Currently, the diverse student body at Trinity is 60% Caucasian and 40% minority. In 2012, Trinity saw an opportunity to serve the refugee Karenni population, who were immigrating from Myanmar and Thailand. Trinity was one of the leading groups that helped the Karenni in Milwaukee adjust to life in America. The pastors, staff and members of the congregation all worked to help them feel at home and, most importantly, to hear the Gospel of Jesus Christ. Trinity Lutheran School also welcomed the Karenni community. At first, the school had a grant to bus Karenni children from Milwaukee to Freistadt. When the grant ended, the congregation decided to continue to serve the Karenni families through both the congregation and the school.
Though the school suffered through some years of decreased numbers, Trinity’s current enrollment of 270 reflects a 122% growth over the last three years. Currently, Trinity serves families from 32 zip codes across five counties. One decision that aided this diverse reach was participation in the Wisconsin school choice program, wherein families can choose to direct their education dollars to a private school.
The recent growth and diversity have not changed Trinity’s mission. The school’s values and goals begin with Christ and take seriously each sinner’s identity in Him as a result of His death and resurrection. To this end, Trinity was the first Lutheran school in Wisconsin to adopt the national LCMS theological standards. Along with this important and explicit focus, Trinity seeks excellence in academics and development of the whole person.
“We teach Jesus. We are unashamedly Christian. … We talk about how the saving grace with the Gospel is a message that will never change,” said Seefeld. “Even as many of the school districts in our area and really around the country continue to kind of ebb and flow with the tide of the changing social landscape, we will not change and our message doesn’t change, because it’s rooted in Scripture.”
In Hales Corner, Wis.
“Centered in Christ,” the mission of Journeys Lutheran School in Hales Corner, Wis., is to “[prepare] students with unique learning challenges to maximize their God-given spiritual, academic, physical, emotional and social potential.”
Journeys Lutheran School began in 1958 by a group of concerned parents who desired a better education and alternative for their children with unique learning challenges. The school was first located within Milwaukee Lutheran High School and therefore had limited space and resources. God provided a school building that could accommodate more students when Hales Corners Lutheran School moved into a new building, thus leaving their old building vacant.
Now located in Hales Corners, Wis., Journeys serves over 80 students who range in age from 8 to 21. Journeys fills a unique need in the Lutheran school system as the only school whose student body is comprised solely by those who have special needs. Unlike many schools that focus on a student’s special needs, Journeys provides both excellent academic teaching and nurture through the Word of God and prayer.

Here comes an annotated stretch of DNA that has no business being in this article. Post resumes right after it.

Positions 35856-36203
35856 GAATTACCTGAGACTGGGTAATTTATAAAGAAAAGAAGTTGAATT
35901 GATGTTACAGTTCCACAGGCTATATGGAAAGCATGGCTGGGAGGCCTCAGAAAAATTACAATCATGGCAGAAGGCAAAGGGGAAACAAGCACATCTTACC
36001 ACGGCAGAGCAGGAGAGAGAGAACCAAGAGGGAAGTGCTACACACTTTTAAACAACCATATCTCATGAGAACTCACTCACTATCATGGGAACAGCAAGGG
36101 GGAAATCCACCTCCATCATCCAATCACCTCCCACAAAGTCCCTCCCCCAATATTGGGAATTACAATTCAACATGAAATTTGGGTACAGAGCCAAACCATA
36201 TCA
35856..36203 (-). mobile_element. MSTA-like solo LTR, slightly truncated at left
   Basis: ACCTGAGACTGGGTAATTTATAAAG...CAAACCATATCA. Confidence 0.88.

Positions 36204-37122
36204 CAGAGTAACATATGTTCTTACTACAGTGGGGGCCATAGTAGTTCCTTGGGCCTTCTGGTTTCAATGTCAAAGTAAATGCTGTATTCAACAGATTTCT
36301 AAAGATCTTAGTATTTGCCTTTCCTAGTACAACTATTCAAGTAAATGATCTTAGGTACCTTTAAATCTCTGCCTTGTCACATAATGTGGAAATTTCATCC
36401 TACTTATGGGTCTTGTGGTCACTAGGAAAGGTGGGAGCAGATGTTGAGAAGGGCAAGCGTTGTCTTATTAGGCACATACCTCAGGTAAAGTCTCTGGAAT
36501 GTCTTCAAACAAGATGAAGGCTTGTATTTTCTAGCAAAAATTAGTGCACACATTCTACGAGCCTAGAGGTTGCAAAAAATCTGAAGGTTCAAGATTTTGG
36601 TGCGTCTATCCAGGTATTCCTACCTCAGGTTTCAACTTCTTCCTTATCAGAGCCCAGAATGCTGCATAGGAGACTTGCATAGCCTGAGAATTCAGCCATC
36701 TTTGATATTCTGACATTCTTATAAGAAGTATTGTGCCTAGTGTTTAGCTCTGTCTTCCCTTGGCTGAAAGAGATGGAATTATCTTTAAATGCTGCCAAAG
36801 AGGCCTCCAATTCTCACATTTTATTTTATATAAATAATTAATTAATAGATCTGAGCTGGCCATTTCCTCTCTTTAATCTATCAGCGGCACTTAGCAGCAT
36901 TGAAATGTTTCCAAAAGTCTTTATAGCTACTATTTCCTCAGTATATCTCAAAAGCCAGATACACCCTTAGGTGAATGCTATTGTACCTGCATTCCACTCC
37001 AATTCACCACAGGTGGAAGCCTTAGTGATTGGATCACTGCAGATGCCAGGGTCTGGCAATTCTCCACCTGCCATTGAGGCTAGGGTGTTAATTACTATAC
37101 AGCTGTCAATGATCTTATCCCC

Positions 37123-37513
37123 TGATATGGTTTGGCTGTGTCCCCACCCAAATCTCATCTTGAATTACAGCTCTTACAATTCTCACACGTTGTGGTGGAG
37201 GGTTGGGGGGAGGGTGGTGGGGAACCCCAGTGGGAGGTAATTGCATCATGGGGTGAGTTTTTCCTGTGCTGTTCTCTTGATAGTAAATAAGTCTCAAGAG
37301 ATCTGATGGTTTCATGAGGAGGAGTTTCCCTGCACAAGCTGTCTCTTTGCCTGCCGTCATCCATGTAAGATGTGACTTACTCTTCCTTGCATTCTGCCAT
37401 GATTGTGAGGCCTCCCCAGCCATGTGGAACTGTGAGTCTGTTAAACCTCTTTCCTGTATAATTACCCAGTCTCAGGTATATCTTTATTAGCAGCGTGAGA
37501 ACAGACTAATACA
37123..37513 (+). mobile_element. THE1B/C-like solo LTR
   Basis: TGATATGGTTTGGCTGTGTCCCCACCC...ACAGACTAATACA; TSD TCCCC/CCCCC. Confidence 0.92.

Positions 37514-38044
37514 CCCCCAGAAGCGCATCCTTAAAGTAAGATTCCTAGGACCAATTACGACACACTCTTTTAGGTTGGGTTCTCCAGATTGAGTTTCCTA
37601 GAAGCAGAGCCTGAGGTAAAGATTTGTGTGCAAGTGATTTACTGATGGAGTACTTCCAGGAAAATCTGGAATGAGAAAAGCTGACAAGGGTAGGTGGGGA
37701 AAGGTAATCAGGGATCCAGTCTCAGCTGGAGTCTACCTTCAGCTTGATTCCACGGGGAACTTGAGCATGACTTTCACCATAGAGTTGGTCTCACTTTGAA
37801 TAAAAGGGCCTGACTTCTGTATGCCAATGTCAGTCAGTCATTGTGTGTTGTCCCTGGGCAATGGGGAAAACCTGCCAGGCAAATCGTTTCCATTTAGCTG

“Everything with Jesus in the middle,” said Kathy Siegel, who works as a music therapist at the school. “Everything with prayer.”
Journeys provides specific and necessary settings for children and young adults with different needs. Teachers are trained and experienced in helping students as they encounter difficulties in learning both academically and socially. Sometimes this means providing a room where a student can go to work out anger or frustration.
“They don’t come here because it’s a Lutheran school. They come here because of the needs of their children,” said Michael Oldenburg, executive director of Journeys. “But we are sharing the love of Jesus with them every day.”
Journeys cares for the whole person and encourages each student to see their potential and to know that they are loved by God through His Son, Jesus Christ. During their time at Journeys, they hear the Gospel and learn God’s Word in the classroom and in chapel services. The faculty and staff pray for their students and work to equip them for life through academic training and life skills.
It’s not always easy. Yet through it all, the faculty and staff consider their role essential. Oldenburg said that the best thing about working at Journeys is “sharing the love of Jesus. It’s who we are and who we should be and who the world needs us to be.”
- About LCMS School Ministry
Pray with Us
Almighty God, Your Son instructed His disciples during His earthly ministry and commanded them to teach all nations the things He gave to them. As Your church continues to teach the truth of Your love in Jesus Christ and the goodness of Your creation, bless both teachers and students, that all who teach and all who learn will trust in Jesus Christ as their savior and learn to serve their neighbor according to Your holy will. Encourage and strengthen our Lutheran schools, that they may be places where Your Word is truth and Your Son is glorified. Through Jesus Christ, our Lord. Amen.
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Dr. Kevin Armbrust
Director of Editorial for LCMS Communications.